Unemployment Stats....As Of Spring/Summer 2012
May 4, 2012, 12:33 pm
Unemployment, Beyond the Rate
The unemployment rate is a measuring stick with many problems, one
of which is that it tends to shift our focus from a human tragedy to the
measuring stick itself, as if we were discussing the level of water in a
It is important to remember that we’re talking about people:
almost 23 MILLION Americans couldn’t find full-time work in April.
Americans Who Cannot Find Full-Time Work
(Source: Bureau of Labor Statistics)
The widely quoted “unemployment rate” of 8.1
percent reflects only the red portion of the chart, the 12.5 million people
who did not work in April, and actively searched for new work.
A broader “unemployment rate,” which carries the catchy name
U6, includes all the people in this chart, and stands at 14.5
That is a much more accurate measure of unemployment, but it too
has defects. One technical caveat is that the count of people who looked for
work in the last year but not in the last month, shown on this chart in green
and known to labor experts as “marginally attached,” is not seasonally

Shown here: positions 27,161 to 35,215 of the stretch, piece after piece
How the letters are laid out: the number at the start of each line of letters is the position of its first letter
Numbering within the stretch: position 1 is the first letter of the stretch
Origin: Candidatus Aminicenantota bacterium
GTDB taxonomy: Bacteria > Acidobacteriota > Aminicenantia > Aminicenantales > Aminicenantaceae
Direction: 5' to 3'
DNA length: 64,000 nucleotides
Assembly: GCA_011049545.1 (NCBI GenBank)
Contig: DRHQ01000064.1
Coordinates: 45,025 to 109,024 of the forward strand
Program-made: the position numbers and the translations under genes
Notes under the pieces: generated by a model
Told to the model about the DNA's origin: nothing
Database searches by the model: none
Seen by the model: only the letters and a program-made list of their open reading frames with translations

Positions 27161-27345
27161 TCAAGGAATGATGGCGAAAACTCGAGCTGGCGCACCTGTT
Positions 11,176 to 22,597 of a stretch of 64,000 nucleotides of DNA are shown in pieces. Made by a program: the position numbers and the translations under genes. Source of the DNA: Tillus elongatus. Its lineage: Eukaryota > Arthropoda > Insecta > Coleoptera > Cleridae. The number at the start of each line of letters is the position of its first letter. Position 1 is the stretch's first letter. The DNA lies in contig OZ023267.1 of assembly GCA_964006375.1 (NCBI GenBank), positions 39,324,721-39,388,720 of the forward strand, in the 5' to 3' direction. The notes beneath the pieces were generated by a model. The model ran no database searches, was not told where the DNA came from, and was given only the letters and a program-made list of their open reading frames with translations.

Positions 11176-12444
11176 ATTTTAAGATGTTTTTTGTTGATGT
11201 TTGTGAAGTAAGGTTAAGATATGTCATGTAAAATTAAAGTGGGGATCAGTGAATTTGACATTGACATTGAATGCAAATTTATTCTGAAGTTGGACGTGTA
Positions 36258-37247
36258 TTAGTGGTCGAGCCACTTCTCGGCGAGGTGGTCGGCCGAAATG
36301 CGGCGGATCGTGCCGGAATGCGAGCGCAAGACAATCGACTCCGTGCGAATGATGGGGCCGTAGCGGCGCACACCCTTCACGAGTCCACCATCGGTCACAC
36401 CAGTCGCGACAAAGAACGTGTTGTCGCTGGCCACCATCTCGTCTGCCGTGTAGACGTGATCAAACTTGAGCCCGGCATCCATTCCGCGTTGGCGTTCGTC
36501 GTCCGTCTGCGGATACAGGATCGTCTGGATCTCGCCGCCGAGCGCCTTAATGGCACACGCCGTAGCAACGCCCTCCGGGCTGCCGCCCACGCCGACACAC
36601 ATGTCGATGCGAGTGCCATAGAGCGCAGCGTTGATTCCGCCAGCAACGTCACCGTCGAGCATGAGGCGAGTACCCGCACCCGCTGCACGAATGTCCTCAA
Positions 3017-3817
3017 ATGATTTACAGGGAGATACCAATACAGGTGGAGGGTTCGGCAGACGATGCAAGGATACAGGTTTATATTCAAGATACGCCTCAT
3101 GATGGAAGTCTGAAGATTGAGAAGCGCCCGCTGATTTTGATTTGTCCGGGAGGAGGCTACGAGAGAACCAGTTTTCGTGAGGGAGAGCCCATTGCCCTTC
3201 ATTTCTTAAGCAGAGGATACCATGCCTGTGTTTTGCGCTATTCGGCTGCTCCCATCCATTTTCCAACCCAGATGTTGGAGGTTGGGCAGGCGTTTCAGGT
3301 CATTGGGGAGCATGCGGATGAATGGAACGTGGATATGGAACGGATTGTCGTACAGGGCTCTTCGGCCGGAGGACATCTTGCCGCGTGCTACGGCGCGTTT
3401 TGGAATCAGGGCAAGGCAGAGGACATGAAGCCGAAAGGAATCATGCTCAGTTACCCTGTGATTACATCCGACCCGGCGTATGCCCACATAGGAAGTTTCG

(Seasonal adjustments seek to exclude recurring fluctuations, like
holiday hiring or the surge of summer interns, to highlight underlying
So the margin of error is slightly larger, and you won’t find this
particular mash-up on the Bureau of Labor Statistics Web site. I made it
myself. You’re welcome.
If you don't believe the N.Y. Times (certainly not a “Right-Wing” Source)
here it is straight from the Bureau of Labor Statistics:
The civilian labor force participation rate declined in April to 63.6 percent,
while the employment-population ratio, at 58.4 percent, changed little.
The number of persons employed part time for economic reasons (sometimes
referred to as involuntary part-time workers) was essentially unchanged in
April at 7.9 million. These individuals were working part time because their
hours had been cut back or because they were unable to find a full-time job.
In April, 2.4 million persons were marginally attached to the labor force,
essentially unchanged from a year earlier. (The data are not seasonally
adjusted.) These individuals were not in the labor force, wanted and were
available for work, and had looked for a job sometime in the prior 12 months.
They were not counted as unemployed because they had not searched for work in
the 4 weeks preceding the survey.
Among the marginally attached, there were 968,000 discouraged workers in April,
about the same as a year earlier. (The data are not seasonally adjusted.)
Discouraged workers are persons not currently looking for work because they
believe no jobs are available for them. The remaining 1.4 million persons
marginally attached to the labor force in April had not searched for work
in the 4 weeks preceding the survey for reasons such as school attendance
or family responsibilities.
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